Positions to hedge against a higher rate for three-month dollar Libor, the benchmark U.S. bank lending rate, have been building for the past three sessions. The bets are reflected in rising activity in December 2020 Eurodollar puts, pushing daily trading volumes almost 30% above the 20-day average, according to open interest data from the CME Group.
Charting a rally to ‘clear skies’ territory: S&P 500, Nasdaq extend summer breakouts
Michael Ashbaugh – MarketWatch
Technically speaking, the U.S. benchmarks continue to trend higher, rising in the wake of consequential August breakouts.
Against this backdrop, the S&P 500 and Nasdaq Composite have tagged their latest record highs to start September, extending breaks to previously uncharted territory.
The ABCs Of Option Trading & A Couple Simple Trading Tips
Daniel Laboe – Nasdaq
The world of investing & trading has been flipped on its head, and the rise of the pandemic trader has brought with it an idea that could be very dangerous. This predication that “stocks only go up” could get those freshman option traders out there in a lot of trouble. When the stock market loses its sentiment-driven high, there could be a sizable correction in the tech sector (and broader market).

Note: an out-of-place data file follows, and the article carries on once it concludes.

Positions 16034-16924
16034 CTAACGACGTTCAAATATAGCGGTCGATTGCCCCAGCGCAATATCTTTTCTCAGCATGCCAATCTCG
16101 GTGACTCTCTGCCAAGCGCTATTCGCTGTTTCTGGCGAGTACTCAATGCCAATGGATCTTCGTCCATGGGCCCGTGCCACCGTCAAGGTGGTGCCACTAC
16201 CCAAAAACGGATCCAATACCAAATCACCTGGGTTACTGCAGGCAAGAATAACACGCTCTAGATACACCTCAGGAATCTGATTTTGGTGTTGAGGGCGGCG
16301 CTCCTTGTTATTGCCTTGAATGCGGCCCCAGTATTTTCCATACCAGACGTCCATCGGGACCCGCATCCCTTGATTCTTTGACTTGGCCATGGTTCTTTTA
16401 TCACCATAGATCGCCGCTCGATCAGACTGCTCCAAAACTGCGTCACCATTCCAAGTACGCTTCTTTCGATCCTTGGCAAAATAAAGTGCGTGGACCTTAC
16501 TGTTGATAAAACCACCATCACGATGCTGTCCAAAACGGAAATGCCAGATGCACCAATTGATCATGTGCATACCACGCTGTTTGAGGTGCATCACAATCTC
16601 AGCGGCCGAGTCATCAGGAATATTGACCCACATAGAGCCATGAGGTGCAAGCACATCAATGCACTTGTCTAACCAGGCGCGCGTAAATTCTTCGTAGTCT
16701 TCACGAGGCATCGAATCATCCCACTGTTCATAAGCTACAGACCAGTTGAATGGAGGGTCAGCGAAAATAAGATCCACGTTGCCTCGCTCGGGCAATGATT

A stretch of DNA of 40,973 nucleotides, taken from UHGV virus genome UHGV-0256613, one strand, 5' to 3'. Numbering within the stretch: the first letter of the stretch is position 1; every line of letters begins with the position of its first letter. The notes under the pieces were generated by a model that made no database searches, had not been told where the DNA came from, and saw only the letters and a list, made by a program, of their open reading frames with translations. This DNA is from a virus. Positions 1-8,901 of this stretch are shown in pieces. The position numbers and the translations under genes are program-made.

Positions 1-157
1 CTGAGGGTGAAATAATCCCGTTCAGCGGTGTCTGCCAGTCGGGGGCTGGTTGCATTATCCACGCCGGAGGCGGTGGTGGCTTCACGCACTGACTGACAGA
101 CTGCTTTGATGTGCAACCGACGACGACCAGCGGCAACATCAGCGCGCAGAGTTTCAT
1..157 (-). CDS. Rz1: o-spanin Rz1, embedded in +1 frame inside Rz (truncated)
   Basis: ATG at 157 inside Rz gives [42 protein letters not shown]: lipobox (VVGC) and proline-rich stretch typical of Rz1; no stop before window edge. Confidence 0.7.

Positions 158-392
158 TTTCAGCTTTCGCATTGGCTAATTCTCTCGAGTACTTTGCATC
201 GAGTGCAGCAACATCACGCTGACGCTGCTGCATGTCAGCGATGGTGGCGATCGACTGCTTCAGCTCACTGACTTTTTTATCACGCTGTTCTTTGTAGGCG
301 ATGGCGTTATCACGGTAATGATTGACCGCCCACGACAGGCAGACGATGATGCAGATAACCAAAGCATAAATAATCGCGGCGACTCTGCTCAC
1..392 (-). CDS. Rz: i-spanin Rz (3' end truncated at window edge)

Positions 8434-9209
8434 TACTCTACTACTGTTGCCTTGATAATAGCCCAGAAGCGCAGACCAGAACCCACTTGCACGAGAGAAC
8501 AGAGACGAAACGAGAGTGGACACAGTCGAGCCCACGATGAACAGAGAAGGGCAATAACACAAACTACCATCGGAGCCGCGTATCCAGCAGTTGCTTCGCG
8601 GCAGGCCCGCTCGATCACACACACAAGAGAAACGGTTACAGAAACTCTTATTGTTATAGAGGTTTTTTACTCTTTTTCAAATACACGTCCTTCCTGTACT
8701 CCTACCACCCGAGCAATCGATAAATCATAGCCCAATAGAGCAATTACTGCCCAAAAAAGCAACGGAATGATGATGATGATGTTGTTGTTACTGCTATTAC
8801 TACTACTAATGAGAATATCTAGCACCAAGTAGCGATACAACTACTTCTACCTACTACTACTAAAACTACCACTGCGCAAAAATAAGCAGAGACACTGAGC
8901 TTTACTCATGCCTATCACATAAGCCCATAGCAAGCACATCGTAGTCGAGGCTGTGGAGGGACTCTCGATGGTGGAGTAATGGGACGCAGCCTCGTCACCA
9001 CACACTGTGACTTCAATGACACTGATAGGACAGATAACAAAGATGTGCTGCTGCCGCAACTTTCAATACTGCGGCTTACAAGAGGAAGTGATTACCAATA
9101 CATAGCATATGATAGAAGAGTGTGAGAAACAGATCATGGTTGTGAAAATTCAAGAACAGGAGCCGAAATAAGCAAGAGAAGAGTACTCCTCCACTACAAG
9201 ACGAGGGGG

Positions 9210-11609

I don’t want any of you taking an outsized risk on out-of-the-money (OTM) option trades and losing it all…at least not without understanding some of the basics of an option. I’m going to go through some of the ABCs of options trading, including the Greeks and different technical strategies.
Investors Love Stocks, but Hate Stock Funds. What That Says About This Market.
Evie Liu – Barron’s
Investors are finally putting their cash to use, and it’s probably one of the reasons for the recent rally in stocks. But how that money is driving the market might seem a little less conventional.
Investors were sitting on a record amount of cash earlier this year, with assets in money-market funds—a popular parking place for unused cash—reaching new highs. The flight to safety has since pulled back. Since the end of May, institutional investors have sold 6% of their assets in money funds, according to data from the Federal Reserve. Retail investors followed suit, also reducing their assets in money funds by 4%.